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The big Kobelco 290 shovel/log loader with decked cottonwood logs, ready to be loaded into Rick Johnson’s log truck.

Skookum Busheling, Inc. called in after plantation is devastated

By Kurt Glaeseman

Remember the old game of Pick-Up-Stix? Imagine that game spread out over an 80- acre cottonwood plantation after a damaging windstorm. Then throw in a second windstorm of equal magnitude.                       

Mike Fox, of Skookum Busheling, Inc., in Kelso Wash., was called in to clean up just such a mess. Fox shakes his head. “The ten-year-old, 80-foot trees had been part of an orderly agricultural product plantation. Suddenly, they were a tangled, twisted mess of brittle stems with a butt diameter of 24 inches or less.”                       

That cottonwood plantation is well known in northwest Oregon. It lies several miles west of Clatskanie, Ore., about a mile south of the Columbia River, and is adjacent to heavily traveled Highway 30 that leads to Astoria. Locals referred to the devastation as a battered moonscape, but they enjoyed watching elk and deer browsing through the cottonwood debris and the blackberry briars. The occasional beaver and nutria were sighted.

Developing a Plan
Fox worked closely with Rick Stonex, Resource Manager for Greenwood Resources. They developed an over-all plan compatible with the owners’ investment strategy, the resource manager’s expertise, and Fox’s knowledge and equipment.                                   

Drainage ditches before clearing and clean-up.

Designated an agricultural project on a ten-or-fewer year rotation, the acreage was significantly different from Fox’s usual thinning and clear-cutting jobs on forested timberland. Defined by the legislature, an agricultural project does not have the same rules and requirements as a timber harvest. The critical difference is the length of time between planting and harvest. It would seem that trees are trees, but that’s not always the case.

Getting to Work
The original, thickly planted acreage was hit by two heavy windstorms; one in late 2005, and the next in late 2006. Certain cottonwood strains and crosses were more wind-resistant than others, but Stonex recommended a complete cleanup. He and Fox developed the following plan: • Get all the merchantable pulp logs off the land. • Eliminate remaining root balls and branches and create order out of chaos. • Clean out the briar- and limb-choked drainage ditches and dikes. (Man-made drainage is essential here. The land, which receives 55 inches of rainfall annually, is “quakey” and can be sufficiently drained for equipment work only in the dryer months.)                                   

The logs would be hauled out by local independent trucker, Rick Johnson, who would have only a half-hour run to the mill. Fox moved in with several major pieces of equipment. He and his son, Josiah, trade off as operators of a Kobelco 135 used as a mini shovel and sometimes as a choker rig. A John Deere 650 that can be hauled with tilt-trailer has a brush rake and is ideal for cleaning ditches and dikes. Then there is the giant 290 Kobelco shovel/log loader, which is almost overkill for the spindly cottonwood stems.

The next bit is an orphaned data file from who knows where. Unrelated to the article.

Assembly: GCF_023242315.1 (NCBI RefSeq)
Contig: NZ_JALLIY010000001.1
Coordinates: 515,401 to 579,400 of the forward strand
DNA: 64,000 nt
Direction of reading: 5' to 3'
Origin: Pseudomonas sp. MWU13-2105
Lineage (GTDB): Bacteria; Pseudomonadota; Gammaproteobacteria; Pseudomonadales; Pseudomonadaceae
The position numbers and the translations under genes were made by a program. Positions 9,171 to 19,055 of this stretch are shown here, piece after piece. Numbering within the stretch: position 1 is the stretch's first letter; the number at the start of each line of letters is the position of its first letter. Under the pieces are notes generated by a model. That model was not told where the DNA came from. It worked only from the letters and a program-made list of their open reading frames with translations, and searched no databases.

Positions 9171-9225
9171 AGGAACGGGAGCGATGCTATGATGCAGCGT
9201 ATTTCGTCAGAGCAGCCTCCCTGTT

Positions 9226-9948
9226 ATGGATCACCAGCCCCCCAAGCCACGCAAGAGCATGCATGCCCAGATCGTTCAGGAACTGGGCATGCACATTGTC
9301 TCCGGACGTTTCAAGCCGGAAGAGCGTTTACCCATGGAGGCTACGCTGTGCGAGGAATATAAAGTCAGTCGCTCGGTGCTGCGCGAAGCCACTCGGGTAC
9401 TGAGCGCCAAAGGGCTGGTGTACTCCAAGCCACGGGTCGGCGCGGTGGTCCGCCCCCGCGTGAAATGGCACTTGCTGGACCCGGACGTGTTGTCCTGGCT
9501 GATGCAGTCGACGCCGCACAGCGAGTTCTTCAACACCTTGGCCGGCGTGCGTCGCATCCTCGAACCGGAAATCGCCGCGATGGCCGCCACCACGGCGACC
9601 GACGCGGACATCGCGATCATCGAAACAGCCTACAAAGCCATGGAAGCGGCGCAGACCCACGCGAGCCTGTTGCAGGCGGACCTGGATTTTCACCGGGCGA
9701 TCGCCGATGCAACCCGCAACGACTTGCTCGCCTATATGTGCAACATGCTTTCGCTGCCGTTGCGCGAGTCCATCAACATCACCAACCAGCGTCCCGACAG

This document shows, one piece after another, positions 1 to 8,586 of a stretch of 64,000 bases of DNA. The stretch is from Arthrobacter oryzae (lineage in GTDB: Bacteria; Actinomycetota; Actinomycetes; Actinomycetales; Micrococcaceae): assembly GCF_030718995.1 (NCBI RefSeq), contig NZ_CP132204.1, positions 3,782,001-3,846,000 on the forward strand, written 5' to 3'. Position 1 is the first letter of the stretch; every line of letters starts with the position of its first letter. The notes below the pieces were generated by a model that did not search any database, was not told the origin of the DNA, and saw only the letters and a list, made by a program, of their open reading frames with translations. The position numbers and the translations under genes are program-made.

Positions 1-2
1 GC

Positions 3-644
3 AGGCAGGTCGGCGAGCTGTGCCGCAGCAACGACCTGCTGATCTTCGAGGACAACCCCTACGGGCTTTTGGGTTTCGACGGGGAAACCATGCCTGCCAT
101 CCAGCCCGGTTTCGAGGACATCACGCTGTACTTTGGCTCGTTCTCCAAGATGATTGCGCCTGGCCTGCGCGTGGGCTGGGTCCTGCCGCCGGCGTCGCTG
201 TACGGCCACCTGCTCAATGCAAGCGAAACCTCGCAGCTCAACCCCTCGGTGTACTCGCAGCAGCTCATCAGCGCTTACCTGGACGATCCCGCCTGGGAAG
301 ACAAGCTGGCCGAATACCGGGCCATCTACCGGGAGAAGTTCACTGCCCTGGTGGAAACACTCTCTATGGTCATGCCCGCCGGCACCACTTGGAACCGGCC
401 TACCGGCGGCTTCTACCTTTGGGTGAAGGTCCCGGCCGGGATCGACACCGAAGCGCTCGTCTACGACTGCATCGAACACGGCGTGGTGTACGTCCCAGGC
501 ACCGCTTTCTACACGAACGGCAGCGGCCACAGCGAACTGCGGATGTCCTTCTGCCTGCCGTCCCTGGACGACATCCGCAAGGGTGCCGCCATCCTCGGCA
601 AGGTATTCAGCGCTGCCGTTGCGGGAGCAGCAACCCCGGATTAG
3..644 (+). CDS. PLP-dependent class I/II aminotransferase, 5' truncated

Father Mike Fox and son Josiah Fox (white tee
shirt) work together

In addition, Josiah cuts off roots and bucks logs into 41- foot lengths with a new 390 XP Husqvarna with a 32-inch bar and chisel-bit chain. “I like that saw,” says Josiah. “It’s light in weight, sturdy, and has lots of power. It’s great running a new saw.”

The New Stuff
New equipment is big on Mike’s business plan. “I like new stuff,” he adds. “I don’t like stopping to fix things. We take good care of the equipment, service it regularly, and then sell it after three years. People don’t mind buying fairly new, used equipment that has obviously been taken care of.” Dealer support with the Kobelco equipment has not been an issue. “It’s not necessary,” says Mike, knocking on wood. “Nothing has gone wrong with it. The 290 has 3,000 hours on it and no problems. This particular job is easy on machinery. I’ve shovel logged with the 290 in some crazy places. It climbs up steep hills and handles some pretty bad ground. But here the field is pretty flat.”

Kitchen to Kobelco
Josiah likes working in the woods with his dad, but he’s formally trained as an upper-end chef. He knows his way around the kitchen as well as around the Kobelco. He enjoys discussing the merits of wild mushrooms served with quail or venison, but he’s a new father, and the logging shift and salary work better into his schedule right now.                                   

Mike started out as a choker setter in 1967, worked in a veneer mill, ran a log stacker and a barker, and studied

Father Mike Fox and son Josiah Fox (white tee shirt) work together
Forestry in Port Angeles. He started cutting serious timber in 1979 and for a while had 25 guys on his payroll. He chose to downsize, take smaller jobs, and combine logging with real estate. He’s found a good niche — buying timberland, logging it, dividing it into smaller parcels, and selling them. He owns a rock pit and can build roads, and he can do initial development prep work. Mike loves fishing, crabbing, and clamming in Alaska, and admits to looking north toward Petersburg and Wrangell for some pre-retirement work. Why not do some logging and land development up there? “I think I could do a good job, and I’d love to take Skookum Busheling, Inc. up north. After all,” he says with a broad grin, “the word ‘skookum’ is an Indian jargon word for ‘the finest,’ ‘the most powerful,’ ‘the best.’